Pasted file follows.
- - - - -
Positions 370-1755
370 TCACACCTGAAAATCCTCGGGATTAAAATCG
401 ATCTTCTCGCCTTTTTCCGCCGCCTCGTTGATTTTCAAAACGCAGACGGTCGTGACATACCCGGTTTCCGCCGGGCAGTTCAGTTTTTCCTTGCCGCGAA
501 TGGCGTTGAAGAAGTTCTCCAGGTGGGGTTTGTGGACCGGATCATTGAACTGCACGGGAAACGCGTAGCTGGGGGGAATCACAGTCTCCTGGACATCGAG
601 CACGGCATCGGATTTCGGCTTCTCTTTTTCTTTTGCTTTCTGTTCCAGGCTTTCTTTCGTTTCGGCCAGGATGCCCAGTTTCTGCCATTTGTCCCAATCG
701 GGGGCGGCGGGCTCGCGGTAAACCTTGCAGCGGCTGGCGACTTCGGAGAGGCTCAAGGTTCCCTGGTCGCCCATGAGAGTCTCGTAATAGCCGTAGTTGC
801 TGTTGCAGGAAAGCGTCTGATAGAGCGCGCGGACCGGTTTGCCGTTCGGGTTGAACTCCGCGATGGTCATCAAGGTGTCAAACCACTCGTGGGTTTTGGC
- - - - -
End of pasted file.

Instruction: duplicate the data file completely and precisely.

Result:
Positions 370-1755
370 TCACACCTGAAAATCCTCGGGATTAAAATCG
401 ATCTTCTCGCCTTTTTCCGCCGCCTCGTTGATTTTCAAAACGCAGACGGTCGTGACATACCCGGTTTCCGCCGGGCAGTTCAGTTTTTCCTTGCCGCGAA
501 TGGCGTTGAAGAAGTTCTCCAGGTGGGGTTTGTGGACCGGATCATTGAACTGCACGGGAAACGCGTAGCTGGGGGGAATCACAGTCTCCTGGACATCGAG
601 CACGGCATCGGATTTCGGCTTCTCTTTTTCTTTTGCTTTCTGTTCCAGGCTTTCTTTCGTTTCGGCCAGGATGCCCAGTTTCTGCCATTTGTCCCAATCG
701 GGGGCGGCGGGCTCGCGGTAAACCTTGCAGCGGCTGGCGACTTCGGAGAGGCTCAAGGTTCCCTGGTCGCCCATGAGAGTCTCGTAATAGCCGTAGTTGC
801 TGTTGCAGGAAAGCGTCTGATAGAGCGCGCGGACCGGTTTGCCGTTCGGGTTGAACTCCGCGATGGTCATCAAGGTGTCAAACCACTCGTGGGTTTTGGC